Water jet and laser are the same. If your cutting almost a whole shift a week you need your own. Anything less and farming it out makes a hell of a lot of sense. They both take a lot of power, need a lot of space and sheet material how ever you handle it also takes a lot of space.
Your example of 5x7" plates, assuming a few holes - slots in each you would be needing in the order of 10's of thousands a week to keep a laser busy. More or less regardless of steel, stainless or alu. Our laser will cut a 3x1.5m sheet of 10mm into several hundred parts full of holes slots and curves in less than a couple of hours. Whilst there's no or minimal consumable costs, its by no means free to run. Gas costs, both oxygen and nitrogen add up. Lenses and mirrors don't last forever, but will do several months. Nozzles can last a day or 2 of solid use just depending on the material. Then there's the electric. A 4.5kw class laser will take 125 amps of three phase at 415 volts. Its chiller unit will want another 80 amps and about another 16 or so for the extractor. If your cutting alu on air, your going to keep a 20hp screw compressor in solid use too! The electric meter little flashy light can cause epileptic sezuers in meter readers at these current draws! SO whilst you might not be ordering cutters and drills, its by no means cost free cutting.
Thanks for the answers. They really gave me an idea on the practicalities of owning both of these types of machines. I never realized that the operating costs would be so much. And I didn't realize that there would be so many pieces that you would need to make just to stay profitable. Looks like I'm going to hunt for someone with a laser/waterjet ths week.
water jets are so maintenance intensive. Thae last place I worked we had a O-max 10 feet from a Mori NH4000 and more times I got sprayed by that thing I hated setting up the mori. They are very dirty machines to run. The cost per hour for elec, abrasive, water was around $28.00 an hour. We went through more mixing tubes, nozzels ect......That machine cost around $240,000 because it had the taper compensating head on it.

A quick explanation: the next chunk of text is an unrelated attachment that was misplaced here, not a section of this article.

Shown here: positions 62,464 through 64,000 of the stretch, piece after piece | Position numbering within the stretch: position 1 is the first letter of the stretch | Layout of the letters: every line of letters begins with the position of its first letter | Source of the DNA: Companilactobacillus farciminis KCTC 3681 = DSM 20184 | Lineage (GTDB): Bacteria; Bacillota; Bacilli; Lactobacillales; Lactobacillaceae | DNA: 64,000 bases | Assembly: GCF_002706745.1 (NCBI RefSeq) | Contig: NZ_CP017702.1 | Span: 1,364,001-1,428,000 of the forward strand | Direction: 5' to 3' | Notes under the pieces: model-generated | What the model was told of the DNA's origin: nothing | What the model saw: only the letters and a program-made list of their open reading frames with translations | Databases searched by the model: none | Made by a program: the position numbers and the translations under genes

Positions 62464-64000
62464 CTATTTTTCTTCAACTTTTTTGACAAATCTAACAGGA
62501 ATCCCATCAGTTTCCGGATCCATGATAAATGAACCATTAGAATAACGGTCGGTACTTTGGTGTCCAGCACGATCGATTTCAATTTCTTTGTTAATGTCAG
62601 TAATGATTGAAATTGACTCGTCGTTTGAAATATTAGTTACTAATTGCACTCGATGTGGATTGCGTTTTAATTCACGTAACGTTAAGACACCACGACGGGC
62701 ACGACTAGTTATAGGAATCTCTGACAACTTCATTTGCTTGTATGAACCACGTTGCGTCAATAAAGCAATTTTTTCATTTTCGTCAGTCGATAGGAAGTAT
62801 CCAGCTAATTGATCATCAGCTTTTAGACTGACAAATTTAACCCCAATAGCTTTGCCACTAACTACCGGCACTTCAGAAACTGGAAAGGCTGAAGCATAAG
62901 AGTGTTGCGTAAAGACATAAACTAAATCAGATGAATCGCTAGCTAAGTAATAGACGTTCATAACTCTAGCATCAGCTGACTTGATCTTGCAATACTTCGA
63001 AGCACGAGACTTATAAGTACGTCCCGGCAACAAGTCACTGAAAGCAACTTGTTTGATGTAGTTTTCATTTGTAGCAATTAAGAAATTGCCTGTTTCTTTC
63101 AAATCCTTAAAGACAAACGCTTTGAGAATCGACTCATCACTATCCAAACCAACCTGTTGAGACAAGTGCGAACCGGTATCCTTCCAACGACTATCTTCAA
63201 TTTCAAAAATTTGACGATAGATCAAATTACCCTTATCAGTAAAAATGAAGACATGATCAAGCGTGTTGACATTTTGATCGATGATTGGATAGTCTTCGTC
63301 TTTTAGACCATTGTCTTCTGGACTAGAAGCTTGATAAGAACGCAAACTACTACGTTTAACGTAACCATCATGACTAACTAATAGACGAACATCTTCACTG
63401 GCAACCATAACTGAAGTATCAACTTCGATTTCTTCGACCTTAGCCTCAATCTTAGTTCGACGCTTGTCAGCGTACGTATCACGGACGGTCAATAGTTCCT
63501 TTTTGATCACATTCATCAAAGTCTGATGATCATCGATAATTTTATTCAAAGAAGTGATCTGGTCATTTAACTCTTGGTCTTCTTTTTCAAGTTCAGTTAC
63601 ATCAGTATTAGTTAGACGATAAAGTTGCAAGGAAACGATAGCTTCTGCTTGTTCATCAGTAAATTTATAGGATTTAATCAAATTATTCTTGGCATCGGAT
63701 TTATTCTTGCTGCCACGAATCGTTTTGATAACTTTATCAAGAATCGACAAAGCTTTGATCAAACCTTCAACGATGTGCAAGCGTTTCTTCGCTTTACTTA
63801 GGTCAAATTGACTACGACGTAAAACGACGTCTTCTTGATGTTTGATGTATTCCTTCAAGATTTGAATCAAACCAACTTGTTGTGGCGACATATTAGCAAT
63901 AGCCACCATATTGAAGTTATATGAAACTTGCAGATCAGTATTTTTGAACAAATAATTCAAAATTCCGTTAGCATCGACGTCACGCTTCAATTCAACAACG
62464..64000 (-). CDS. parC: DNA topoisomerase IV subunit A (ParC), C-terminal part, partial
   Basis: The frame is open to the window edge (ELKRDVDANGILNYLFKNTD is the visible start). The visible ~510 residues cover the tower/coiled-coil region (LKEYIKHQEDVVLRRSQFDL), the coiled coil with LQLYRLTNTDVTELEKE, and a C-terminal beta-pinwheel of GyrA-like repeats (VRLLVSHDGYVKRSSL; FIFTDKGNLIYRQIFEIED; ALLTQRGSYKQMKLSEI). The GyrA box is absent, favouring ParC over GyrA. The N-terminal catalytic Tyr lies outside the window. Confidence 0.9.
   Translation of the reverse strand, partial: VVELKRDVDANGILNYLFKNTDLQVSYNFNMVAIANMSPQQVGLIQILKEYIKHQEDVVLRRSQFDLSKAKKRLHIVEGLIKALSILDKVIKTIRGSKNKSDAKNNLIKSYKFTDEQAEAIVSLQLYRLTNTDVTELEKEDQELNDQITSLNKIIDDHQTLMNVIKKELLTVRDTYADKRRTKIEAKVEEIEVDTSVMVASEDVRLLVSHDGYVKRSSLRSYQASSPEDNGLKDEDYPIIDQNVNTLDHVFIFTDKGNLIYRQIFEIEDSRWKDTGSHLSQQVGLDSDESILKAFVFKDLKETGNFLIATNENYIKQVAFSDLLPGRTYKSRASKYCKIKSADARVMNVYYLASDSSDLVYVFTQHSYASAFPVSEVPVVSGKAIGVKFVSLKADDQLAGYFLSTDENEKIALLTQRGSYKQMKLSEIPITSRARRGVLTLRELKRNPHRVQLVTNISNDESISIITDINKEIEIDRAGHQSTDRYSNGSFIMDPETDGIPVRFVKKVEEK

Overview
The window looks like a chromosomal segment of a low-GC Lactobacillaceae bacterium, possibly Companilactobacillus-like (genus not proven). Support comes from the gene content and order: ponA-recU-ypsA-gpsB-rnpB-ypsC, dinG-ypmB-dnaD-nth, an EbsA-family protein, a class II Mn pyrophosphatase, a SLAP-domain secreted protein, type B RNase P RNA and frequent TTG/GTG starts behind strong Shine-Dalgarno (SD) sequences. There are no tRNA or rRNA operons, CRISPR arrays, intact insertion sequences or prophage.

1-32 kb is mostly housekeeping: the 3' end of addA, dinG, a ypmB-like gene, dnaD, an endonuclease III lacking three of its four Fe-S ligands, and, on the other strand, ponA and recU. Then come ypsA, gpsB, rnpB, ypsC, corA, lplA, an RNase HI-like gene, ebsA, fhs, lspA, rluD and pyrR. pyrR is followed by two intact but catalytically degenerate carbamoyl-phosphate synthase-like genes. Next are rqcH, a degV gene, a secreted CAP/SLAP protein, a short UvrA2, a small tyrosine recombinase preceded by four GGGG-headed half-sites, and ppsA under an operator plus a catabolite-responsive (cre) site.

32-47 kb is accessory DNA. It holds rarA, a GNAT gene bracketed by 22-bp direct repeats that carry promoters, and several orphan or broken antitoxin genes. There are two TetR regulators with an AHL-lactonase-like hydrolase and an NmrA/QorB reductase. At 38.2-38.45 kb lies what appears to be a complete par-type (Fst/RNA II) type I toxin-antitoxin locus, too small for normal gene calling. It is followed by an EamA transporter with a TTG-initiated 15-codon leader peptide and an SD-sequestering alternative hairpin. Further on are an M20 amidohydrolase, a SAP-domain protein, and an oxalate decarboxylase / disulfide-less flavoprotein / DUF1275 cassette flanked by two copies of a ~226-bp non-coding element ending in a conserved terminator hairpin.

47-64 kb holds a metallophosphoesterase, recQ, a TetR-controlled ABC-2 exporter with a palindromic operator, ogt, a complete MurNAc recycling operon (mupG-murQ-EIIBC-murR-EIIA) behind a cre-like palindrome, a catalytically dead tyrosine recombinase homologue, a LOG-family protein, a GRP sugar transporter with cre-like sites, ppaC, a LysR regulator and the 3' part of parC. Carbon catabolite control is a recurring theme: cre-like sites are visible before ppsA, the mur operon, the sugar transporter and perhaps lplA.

The only time I liked that thing was when I was making vacume fixture gaskets made life so easy.
Sometimes I think of getting a small waterjet for my shop but I would rather add another turning center and VMC and just keep farming it out.
Water jet will cut materials that a laser will not. I get 1" plastic cut by W J, laser will not do that. W J will cut glass, wood, thick ss, brass, most anything. They cost a lot more than 28.00 / hour to run. The local W J shop charges 220.00 / hour.
$28.00 was just for abrasive,electric and water per hour on average. To turn a profit on that machine it had to run at $250 an hour.
Originally Posted by moonlight machine
Like that other thread mentioning the late model Flow with the ultra high pressure pump, that eats $4000 worth of plumbing on a regular basis, there's a lot the manufacturers leave to the machine owners to figure out.
If your business is cutting 2" steel all day, you need its features and can keep it busy for most of one shift, a 90K psi machine with 5 axis tilt/taper compensation and a large work envelope may pencil out as your best long term investment. After you've paid back the $450K capital cost etc.
Someone who buys that machine and runs it at 90K to cut sheet metal will learn real quick about metal fatigue in the plumbing, and how much higher the true operating cost can be than what is typically claimed. I have a feeling some job shops lose money on a lot of jobs, because they don't appreciate what drives their maintenance costs and so don't properly price their work.
At the other end of the spectrum, for a lot of simple work, someone can buy the sub $100K machine, run it at below its rated specs to even further reduce the maintenance costs, and have a cost per finished part of maybe 1/4 the shop that operates the half $mil machine. Parts per $, its meaningless to compare $/hr rates because the machine capabilities vary over such a wide range.
I think the typical owners of the half $mil machines are big corporations with accounting methods that hide the ultimate per part cost.
Yes depending on the machine, your direct consumables cost starts at around $30/hr, plus maybe $10/hr for maintenance & parts, plus your capital cost/depreciation/overhead however you figure that. For a high performance machine, maybe double the above.
Of course what the machines do is pretty cool. Its a fascinating business.